After January 2014, no one will be denied health insurance because of a pre-existing condition and all insurance plans will be required to offer the following benefits:
- Emergency services
- Prescription drugs
- Laboratory services
- Pediatric services
- Maternity and newborn care
- Preventive and wellness services
- Ambulatory patient services
- Mental health and substance abuse services
- Rehabilitative services and devices
Health insurance exchanges, also known as marketplaces offer several levels of coverage:
- Platinum - Patient pays the highest premium and about 10% of costs
- Gold - Patient pays about 20% of costs
- Silver - Patient pays about 30% of costs
- Bronze - Patient pays the lowest premium, but about 40% of out of pocket expenses through co-pays and deductibles.
ACA Myths and Facts:
Myth: Insurance will be free
Fact: Insurance plans will cost money, however many uninsured will be eligible for Medicaid or receive subsidies to buy insurance from an exchange. Some people will pay the entire amount themselves but will be able to choose from different price ranges and plans.
Myth: There is one government plan that everyone must enroll in.
Insurance will be offered by both for profit and non-profit companies. Medicaid will be expanded to cover those making up to 138% of poverty level for a family of four ($33,000 annually for a family of four).
You may be able to get financial assistance if income is below:
1 family member $46,000
2 family members $62,000
3 family members $78,100
4 family members $94,200
5 family members $110,300
6 family members $126,400
Myth: Health choices will be restricted.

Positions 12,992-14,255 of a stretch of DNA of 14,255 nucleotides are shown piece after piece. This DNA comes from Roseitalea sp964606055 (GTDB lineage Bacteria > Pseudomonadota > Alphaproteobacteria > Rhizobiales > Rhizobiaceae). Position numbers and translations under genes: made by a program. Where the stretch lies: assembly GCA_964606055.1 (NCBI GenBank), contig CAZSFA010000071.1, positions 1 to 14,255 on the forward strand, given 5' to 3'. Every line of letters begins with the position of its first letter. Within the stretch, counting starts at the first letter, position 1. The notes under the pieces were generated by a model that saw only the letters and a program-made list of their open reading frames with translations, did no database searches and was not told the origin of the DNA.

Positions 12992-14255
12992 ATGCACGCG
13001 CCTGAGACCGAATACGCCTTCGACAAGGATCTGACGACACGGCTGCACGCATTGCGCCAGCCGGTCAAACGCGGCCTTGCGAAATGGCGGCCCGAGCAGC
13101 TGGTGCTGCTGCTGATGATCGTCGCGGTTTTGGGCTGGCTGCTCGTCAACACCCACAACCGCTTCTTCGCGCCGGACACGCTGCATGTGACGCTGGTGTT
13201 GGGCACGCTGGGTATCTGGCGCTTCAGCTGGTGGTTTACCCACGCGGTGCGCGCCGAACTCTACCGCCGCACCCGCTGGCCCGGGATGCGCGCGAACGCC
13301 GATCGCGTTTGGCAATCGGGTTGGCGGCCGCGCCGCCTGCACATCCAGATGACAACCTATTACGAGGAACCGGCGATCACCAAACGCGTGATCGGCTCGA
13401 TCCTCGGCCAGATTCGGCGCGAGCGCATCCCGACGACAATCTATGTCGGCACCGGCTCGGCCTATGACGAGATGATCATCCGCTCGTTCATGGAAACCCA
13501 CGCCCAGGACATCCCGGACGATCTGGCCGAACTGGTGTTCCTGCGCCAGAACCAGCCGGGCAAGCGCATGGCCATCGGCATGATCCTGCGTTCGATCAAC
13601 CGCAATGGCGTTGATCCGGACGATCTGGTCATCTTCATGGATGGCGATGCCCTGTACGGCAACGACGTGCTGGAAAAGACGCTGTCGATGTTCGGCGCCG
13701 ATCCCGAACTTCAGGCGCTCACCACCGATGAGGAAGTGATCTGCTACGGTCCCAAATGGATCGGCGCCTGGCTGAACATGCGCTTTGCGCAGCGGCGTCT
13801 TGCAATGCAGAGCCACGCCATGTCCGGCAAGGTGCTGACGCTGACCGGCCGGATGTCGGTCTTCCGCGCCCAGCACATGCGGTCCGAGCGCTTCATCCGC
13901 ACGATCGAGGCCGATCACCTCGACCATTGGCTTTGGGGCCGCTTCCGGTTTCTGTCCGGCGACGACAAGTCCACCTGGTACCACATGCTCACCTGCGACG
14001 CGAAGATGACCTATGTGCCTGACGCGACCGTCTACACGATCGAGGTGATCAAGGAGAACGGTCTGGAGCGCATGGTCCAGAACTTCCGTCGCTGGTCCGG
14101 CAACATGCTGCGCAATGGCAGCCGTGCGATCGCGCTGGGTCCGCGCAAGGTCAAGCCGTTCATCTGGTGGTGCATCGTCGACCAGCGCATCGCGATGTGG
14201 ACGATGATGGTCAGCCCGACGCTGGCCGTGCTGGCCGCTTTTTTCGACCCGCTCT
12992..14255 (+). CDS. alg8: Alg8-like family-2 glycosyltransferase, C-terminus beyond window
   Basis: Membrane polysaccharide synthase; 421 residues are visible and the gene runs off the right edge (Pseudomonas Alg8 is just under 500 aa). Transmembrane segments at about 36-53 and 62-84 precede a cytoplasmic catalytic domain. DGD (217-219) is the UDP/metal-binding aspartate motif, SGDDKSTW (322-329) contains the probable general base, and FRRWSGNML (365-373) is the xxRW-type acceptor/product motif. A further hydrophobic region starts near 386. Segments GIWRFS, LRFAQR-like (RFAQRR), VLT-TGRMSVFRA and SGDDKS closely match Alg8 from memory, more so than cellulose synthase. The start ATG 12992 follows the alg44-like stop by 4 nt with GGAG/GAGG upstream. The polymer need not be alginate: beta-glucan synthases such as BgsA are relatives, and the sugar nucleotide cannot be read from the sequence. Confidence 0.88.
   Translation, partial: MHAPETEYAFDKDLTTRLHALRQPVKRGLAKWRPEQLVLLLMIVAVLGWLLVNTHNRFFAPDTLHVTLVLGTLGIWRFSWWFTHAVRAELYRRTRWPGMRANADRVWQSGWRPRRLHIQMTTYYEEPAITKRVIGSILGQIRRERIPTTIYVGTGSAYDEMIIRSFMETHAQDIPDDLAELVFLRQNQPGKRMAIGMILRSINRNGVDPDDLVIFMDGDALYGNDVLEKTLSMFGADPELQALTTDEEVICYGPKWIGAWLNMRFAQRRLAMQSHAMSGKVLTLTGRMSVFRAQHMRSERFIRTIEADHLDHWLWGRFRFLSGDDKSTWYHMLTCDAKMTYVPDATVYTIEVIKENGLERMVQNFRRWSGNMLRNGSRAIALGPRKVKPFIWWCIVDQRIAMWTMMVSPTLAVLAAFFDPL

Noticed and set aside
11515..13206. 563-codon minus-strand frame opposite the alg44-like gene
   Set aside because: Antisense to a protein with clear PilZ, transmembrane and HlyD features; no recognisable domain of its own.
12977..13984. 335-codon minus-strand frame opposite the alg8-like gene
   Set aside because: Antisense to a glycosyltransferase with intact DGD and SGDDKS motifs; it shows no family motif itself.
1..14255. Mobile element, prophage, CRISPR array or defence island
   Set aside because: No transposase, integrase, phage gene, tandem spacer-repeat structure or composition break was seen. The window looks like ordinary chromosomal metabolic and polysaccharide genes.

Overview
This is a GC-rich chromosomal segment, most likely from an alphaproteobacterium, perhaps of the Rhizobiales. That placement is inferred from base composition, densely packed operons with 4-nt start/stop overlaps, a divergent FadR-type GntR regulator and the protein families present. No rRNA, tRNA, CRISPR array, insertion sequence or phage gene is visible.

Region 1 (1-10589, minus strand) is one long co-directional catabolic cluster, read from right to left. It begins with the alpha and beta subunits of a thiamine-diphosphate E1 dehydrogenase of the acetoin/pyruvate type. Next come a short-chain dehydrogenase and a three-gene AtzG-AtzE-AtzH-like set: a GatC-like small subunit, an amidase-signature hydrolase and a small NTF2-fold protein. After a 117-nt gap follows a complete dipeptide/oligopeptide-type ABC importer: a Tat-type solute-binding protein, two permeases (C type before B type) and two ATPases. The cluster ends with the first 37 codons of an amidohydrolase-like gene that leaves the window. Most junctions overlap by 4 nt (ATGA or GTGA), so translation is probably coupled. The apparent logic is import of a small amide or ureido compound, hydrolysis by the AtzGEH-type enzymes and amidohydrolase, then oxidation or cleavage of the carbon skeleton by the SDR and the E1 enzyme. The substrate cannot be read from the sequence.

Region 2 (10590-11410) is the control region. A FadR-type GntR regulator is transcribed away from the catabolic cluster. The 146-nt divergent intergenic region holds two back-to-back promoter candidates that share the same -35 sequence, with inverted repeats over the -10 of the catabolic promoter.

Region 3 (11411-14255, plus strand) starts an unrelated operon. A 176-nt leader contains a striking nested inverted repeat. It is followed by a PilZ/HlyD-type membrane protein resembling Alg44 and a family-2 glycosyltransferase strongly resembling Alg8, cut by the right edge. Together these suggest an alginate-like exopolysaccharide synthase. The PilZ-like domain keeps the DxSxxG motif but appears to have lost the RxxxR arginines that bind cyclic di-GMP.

Fact: Health choices for previously uninsured people will be considerably expanded. The ACA allows people to get insurance through Medicaid or buy it on exchanges giving them access to a greater variety of healthcare providers and services.
Myth: Medicare premiums will go up.
Fact: Medicare premiums will not go up under the ACA, however Medicare recipients will now receive drug discounts and free preventative care.
Myth: Healthcare premiums will go up on individual plans.
Fact: Persons with pre-existing conditions, women and older people are more likely to see their premiums go down. Co-pays and deductibles may also decrease and limits on how much insurance companies will pay for care will be eliminated. Several studies on insurance premiums expect that more people will pay less (than they did prior to the reforms) than those who will pay more and that those premiums will be more stable and transparent due to the regulations on insurance. It is estimated that about half the people who currently buy insurance on their own today will be eligible for subsidies.